Separate Roads to Feminism: Black, Chicana, and White Feminist Movements in America's Second Wave

Separate Roads to Feminism: Black, Chicana, and White Feminist Movements in America's Second Wave

by Benita Roth
     
 

ISBN-10: 0521822602

ISBN-13: 9780521822602

Pub. Date: 12/28/2003

Publisher: Cambridge University Press

This book is about the development of white women's liberation, black feminism and Chicana feminism in the 1960s and 1970s, the era known as the "second wave" of U.S. feminist protest. Benita Roth explores the ways that feminist movements emerged from the Civil Rights/Black Liberation movement, the Chicano movement, and the white left, and the processes that

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Overview

This book is about the development of white women's liberation, black feminism and Chicana feminism in the 1960s and 1970s, the era known as the "second wave" of U.S. feminist protest. Benita Roth explores the ways that feminist movements emerged from the Civil Rights/Black Liberation movement, the Chicano movement, and the white left, and the processes that supported political organizing decisions made by feminists. She traces the effects that inequality had on the possibilities for feminist unity and explores how ideas common to the left influenced feminist organizing.

Product Details

ISBN-13:
9780521822602
Publisher:
Cambridge University Press
Publication date:
12/28/2003
Pages:
288
Product dimensions:
5.98(w) x 9.02(h) x 0.83(d)

Table of Contents

List of Tables
Preface/Acknowledgments
Introduction: The Emergence and Development of Racial/Ethnic Feminism in the 1960s and 1970s1
1To Whom Do You Refer? Structure and the Situated Feminist24
Structure in Accounts of Feminist Emergence24
How Much Is Enough? The Relatively Deprived as Challengers25
Inequality and the Positing of a Postwar Transracial/Ethnic Middle Class31
To Whom Do You Compare? The Salience of Race/Ethnicity plus Class42
Conclusion: Structure, Awareness, and the Background to the Making of Organizationally Distinct Racial/Ethnic Feminisms45
2The "Fourth World" Is Born: Intramovement Experience, Oppositional Political Communities, and the Emergence of the White Women's Liberation Movement47
Introduction: The Movement Level47
Dynamics of Facilitation and Constraint49
Redefining Liberation52
The Debate over Separation and Autonomy56
New Left Hostility to a New Feminist Movement62
Feminist Responses to Hostility: A New Audience for Organizing67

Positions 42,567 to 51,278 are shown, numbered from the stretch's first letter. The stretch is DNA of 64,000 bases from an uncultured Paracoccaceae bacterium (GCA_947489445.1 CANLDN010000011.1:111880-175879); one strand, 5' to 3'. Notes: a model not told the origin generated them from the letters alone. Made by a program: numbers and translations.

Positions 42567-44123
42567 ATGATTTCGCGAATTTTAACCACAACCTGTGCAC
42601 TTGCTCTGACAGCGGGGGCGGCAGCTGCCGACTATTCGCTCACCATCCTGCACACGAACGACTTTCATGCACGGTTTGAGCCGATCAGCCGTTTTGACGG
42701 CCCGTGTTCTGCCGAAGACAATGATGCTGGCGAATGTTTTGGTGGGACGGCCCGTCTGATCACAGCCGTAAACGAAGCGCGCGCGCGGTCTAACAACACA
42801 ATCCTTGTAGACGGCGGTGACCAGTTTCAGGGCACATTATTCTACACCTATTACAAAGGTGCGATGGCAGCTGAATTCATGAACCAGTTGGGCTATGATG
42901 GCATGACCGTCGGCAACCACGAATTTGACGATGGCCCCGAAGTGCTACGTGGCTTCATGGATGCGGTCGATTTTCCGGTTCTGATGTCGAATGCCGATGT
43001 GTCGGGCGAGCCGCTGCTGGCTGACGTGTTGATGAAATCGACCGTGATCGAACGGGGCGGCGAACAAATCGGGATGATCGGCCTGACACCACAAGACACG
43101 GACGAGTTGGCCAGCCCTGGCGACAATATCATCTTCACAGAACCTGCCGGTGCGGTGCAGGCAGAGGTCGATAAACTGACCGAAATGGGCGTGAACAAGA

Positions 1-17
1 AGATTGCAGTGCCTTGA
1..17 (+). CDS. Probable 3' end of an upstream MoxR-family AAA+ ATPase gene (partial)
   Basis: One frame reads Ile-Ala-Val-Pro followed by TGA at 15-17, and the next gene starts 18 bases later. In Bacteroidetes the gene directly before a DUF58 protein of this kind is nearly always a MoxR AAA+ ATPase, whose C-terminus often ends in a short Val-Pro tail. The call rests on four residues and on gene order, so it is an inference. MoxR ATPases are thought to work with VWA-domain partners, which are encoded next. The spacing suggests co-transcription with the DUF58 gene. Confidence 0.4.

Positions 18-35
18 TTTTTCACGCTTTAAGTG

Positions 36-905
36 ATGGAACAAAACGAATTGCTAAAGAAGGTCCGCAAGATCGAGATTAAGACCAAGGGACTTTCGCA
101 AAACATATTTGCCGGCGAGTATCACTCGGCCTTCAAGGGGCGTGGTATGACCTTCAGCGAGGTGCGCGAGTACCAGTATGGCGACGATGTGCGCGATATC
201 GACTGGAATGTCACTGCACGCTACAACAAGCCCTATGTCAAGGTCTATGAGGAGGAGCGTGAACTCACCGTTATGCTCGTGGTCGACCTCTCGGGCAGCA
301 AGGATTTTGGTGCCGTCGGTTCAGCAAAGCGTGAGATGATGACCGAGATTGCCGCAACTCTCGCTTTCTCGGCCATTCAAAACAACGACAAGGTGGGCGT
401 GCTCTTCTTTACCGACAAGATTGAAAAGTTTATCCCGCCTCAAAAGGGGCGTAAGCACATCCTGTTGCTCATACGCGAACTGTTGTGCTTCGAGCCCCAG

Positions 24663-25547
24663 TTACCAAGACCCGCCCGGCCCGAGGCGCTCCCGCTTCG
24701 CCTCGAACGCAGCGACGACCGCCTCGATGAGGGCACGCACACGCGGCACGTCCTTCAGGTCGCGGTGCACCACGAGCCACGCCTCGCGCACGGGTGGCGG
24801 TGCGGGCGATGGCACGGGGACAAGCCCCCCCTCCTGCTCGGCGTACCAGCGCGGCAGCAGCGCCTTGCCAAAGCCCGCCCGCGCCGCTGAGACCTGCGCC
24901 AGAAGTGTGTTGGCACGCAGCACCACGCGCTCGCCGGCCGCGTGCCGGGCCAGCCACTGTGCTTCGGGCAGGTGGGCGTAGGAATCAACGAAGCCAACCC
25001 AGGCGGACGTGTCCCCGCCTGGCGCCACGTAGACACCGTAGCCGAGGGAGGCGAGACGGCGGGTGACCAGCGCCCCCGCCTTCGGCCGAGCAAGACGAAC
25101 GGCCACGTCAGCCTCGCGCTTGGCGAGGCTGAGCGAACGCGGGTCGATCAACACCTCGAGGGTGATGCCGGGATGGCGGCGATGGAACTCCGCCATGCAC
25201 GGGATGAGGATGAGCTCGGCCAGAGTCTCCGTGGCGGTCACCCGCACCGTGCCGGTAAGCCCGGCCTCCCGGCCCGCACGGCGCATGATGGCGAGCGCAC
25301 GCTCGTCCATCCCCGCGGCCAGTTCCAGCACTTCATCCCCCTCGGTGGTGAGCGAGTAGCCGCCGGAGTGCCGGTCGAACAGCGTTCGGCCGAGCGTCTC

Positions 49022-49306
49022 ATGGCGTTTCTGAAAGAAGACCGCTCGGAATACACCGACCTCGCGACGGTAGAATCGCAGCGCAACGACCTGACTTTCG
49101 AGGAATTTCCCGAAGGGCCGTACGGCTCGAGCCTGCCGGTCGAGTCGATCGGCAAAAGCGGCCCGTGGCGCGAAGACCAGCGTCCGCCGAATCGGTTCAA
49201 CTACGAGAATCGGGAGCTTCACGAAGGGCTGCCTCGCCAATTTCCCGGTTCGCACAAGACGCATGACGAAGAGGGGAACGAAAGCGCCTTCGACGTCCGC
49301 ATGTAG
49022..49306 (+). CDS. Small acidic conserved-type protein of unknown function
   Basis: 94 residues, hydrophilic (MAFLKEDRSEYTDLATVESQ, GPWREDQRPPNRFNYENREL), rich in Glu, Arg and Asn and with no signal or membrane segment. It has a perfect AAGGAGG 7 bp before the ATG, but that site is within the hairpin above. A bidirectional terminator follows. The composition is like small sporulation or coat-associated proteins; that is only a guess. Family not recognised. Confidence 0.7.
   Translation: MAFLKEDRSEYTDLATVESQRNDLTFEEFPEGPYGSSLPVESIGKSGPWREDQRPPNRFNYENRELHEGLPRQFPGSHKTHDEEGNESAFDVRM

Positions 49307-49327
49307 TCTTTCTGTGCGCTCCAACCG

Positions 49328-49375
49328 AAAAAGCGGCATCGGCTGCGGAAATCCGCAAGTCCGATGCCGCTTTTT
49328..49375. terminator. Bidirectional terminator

Organizing by Women's Liberationists: Creating an Autonomous Movement70
Conclusion: Reforming a Community Versus Forming One73
3The Vanguard Center: Intramovement Experience and the Emergence of Black Feminism76
Introduction: Black Feminism as the "Vanguard Center"76
Where Were the Black Feminists? Looking in the Wrong Places77
Black Women and Changes in the Civil Rights Movement80
Black Feminists Respond: Early Organizations86
The Black Woman, Black Liberation, and Middle-Class Style94
Responses to White Women's Liberation98
Black Feminist Organizing Within/Outside the Black Movement: Questions of Autonomy103
Conclusion: The Influence of the Vanguard Center127
4"We Called Ourselves 'Feministas'": Intramovement Experience and the Emergence of Chicana Feminism129
Introduction: "Feministas," Not "Feminists"129
Chicanas in the Chicano Movement of the 1960s and 1970s132
Early Organizing by Chicana Feminists138
The 1971 Houston Conferencia de Mujeres por la Raza/First National Chicana Conference145
Challenging the Machismo in Chicanismo, and Other Chicana Feminist Concerns150
Chicana Feminist Organizations in the 1970s and the Problem of Backlash154
Counterarguments: The Historical Chicana Feminist and the Need to Remake the Political Family159
Chicana Feminism's Relationship with White Women's Liberation: Sympathies Versus Sisterhood166
Fitting into the Struggle: Chicana Feminist Organizing through the 1970s172
Conclusion: Organizationally Distinct Chicana Feminism in the Second Wave175
5Organizing One's Own: The Competitive Social Movement Sector and the Rise of Organizationally Distinct Feminist Movements178
Introduction: The Intermovement Level and Feminist Emergences178
The Competitive Social Movement Sector181
The Social Movement Economy and the Feminist Threat183
White Women's Liberation and Universal Sisterhood188
"Either/Or" from Everywhere: African American and Chicana Feminist Responses195
Organizing One's Own: An Ethos and Its Origins200
Conclusion: The Legacy of Intermovement Politics and Possibilities for Feminist Organizing211
Conclusion: Feminists on Their Own and for Their Own: Revisiting and "Re-Visioning" Second-Wave Feminisms214
Second-Wave Feminisms, Plural214
Second-Wave Feminisms and Theoretical Considerations216
Bridging Divisions: The Legacy of Second-Wave Feminisms and Coalition Making219
Last Words225
AppThe Interviews/Living After the Second Wave227
References231
Index261

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